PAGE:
Student Contracts Rare, Airborne Fungus - New York News

Student Contracts Rare, Airborne Fungus

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Nearly five months ago, an Augsburg University student was living the life of a normal 21-year-old. Then, he got sick with a rare airborne fungus and has been hospitalized ever since.

Although Nick Sam is on the mend, doctors do not know if he'll be able to get back to the "normal" college life any time soon. In fact, Sam told Fox 9 News it could take him another year, which would mark 18 months from the day he got sick due to an fungus found in soil that is known to kill dogs and humans.

After nearly half a year of hospitalization, Sam uses his sense of humor as therapy -- but the illness that overtook him last year is no joke. It began with headaches, spinal pain and finger numbness. For months, doctors struggle to pinpoint the cause.

"Big mystery," Lori Schwegman said. "It's an elusive monster."

On Oct. 23rd, things took a serious turn.

"I got right on the edge of the bed, and that's when it happened," Sam recalled. "I collapsed right there."

According to Schwegman, Sam was very close to death -- and diagnosis didn't come until 6 weeks ago. The culprit was blastomycosis, a fungus found in soil that can attack the central nervous system. In fact, it's the same infection that claimed the life of their dog in 2012.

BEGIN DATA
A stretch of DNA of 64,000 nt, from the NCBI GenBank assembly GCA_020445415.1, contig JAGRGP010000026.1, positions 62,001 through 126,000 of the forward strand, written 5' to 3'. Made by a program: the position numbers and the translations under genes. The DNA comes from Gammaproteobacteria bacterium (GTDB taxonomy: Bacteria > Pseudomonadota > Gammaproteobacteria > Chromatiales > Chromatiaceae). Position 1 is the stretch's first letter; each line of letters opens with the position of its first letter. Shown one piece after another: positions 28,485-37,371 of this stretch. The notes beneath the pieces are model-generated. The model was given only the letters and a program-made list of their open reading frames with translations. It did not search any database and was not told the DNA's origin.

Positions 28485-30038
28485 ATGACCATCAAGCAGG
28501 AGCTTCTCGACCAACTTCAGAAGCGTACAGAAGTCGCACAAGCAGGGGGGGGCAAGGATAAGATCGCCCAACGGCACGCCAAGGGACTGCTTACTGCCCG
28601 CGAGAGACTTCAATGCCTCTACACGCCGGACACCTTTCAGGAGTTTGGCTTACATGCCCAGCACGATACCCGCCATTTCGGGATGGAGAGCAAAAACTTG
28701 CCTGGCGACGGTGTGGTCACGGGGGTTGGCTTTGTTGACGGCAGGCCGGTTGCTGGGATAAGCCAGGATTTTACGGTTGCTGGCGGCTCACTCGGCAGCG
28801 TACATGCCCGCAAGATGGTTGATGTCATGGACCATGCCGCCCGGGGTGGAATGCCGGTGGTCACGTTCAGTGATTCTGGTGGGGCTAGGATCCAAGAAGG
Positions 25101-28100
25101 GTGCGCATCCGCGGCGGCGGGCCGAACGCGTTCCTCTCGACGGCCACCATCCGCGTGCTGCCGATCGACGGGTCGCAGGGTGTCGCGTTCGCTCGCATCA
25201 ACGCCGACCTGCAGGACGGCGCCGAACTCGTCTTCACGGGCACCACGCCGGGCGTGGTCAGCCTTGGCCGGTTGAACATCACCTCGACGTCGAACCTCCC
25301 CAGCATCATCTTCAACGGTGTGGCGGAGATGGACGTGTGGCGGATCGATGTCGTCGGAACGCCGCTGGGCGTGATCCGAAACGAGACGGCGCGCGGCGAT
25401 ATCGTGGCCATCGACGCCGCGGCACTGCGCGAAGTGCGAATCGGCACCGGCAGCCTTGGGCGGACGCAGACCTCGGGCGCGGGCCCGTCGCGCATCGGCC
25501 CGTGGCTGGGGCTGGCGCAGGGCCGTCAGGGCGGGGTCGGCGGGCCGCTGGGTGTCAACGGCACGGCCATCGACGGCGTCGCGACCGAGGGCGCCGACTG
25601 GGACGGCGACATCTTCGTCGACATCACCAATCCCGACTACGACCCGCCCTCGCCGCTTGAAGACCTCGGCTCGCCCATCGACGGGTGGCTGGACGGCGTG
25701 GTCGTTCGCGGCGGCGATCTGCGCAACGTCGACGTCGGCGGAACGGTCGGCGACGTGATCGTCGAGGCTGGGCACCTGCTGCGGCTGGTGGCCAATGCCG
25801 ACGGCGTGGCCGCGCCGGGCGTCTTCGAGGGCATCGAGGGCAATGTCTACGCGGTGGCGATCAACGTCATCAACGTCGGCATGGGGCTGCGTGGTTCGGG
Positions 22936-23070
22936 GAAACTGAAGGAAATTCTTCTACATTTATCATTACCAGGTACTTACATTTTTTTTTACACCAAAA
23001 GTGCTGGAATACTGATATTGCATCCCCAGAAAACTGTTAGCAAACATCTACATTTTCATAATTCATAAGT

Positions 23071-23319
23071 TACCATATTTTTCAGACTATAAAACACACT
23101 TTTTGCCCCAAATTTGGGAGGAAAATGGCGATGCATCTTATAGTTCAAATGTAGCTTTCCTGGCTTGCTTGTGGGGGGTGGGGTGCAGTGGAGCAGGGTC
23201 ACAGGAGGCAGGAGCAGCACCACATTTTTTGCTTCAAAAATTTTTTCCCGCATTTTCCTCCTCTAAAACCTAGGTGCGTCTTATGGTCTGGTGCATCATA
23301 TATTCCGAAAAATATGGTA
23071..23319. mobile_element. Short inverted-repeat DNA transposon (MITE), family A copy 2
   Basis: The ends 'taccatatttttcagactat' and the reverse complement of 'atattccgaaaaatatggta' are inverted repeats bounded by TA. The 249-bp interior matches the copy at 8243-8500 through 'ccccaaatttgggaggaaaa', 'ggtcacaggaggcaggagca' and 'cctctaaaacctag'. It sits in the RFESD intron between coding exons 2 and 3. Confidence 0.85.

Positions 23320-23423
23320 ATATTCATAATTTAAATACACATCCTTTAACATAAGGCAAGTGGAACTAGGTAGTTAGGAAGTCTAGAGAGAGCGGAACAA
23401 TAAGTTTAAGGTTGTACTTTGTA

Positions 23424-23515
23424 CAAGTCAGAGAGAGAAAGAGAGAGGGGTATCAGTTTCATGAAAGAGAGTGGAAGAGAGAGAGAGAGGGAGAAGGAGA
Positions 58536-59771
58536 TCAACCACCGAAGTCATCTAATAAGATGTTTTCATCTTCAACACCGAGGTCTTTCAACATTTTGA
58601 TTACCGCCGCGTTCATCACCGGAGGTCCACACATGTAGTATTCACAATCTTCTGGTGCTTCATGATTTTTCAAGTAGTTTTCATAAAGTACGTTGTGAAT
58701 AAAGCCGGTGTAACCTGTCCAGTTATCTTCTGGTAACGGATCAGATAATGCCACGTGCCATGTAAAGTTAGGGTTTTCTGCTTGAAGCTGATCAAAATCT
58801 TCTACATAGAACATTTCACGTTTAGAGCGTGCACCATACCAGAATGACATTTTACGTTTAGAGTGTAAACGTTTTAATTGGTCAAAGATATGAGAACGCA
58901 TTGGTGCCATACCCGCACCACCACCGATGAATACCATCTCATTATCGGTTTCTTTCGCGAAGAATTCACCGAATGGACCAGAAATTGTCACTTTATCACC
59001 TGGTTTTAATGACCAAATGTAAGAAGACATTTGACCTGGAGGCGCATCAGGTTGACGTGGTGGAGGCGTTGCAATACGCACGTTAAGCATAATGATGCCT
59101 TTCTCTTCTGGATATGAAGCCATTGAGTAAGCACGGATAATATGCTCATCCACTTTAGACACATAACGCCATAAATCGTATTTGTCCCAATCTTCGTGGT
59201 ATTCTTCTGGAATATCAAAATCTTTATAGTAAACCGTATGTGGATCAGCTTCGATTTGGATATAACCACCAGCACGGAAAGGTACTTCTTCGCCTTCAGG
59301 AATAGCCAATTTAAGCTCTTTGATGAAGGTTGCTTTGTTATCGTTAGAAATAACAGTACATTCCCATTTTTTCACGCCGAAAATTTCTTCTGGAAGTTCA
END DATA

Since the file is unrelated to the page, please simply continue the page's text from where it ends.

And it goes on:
Schwegman said the spores that are in the ground near their riverfront home become airborne once the water recedes, but its' still impossible to tell where he picked it up.

"It's more scary than anything because it can happen anytime, anywhere to anyone," he said.

Now, Sam is a shell of his old self. The infection caused fluid to build up in his brain, and that has left him weak in his limbs -- even the trunk of his body. That means he can no longer golf, fish or play basketball -- but he's not giving up. Instead, he's improving. Just two weeks ago, he walked for first time since his hospitalization.

"I think I might be even better than I was," he said. "Sounds weird, but I will be."

Sam is also looking forward. In fact, he can't wait until the day when he will spring out of the hospital.

"I pray every night for it, but all you can do is work, work, work," he said.

Sam hopes he will be released from St. Mary's next week, and then he will probably head to a rehab facility. Anyone who would like to help the family cover the cost of his extended medical stay can do so online here.

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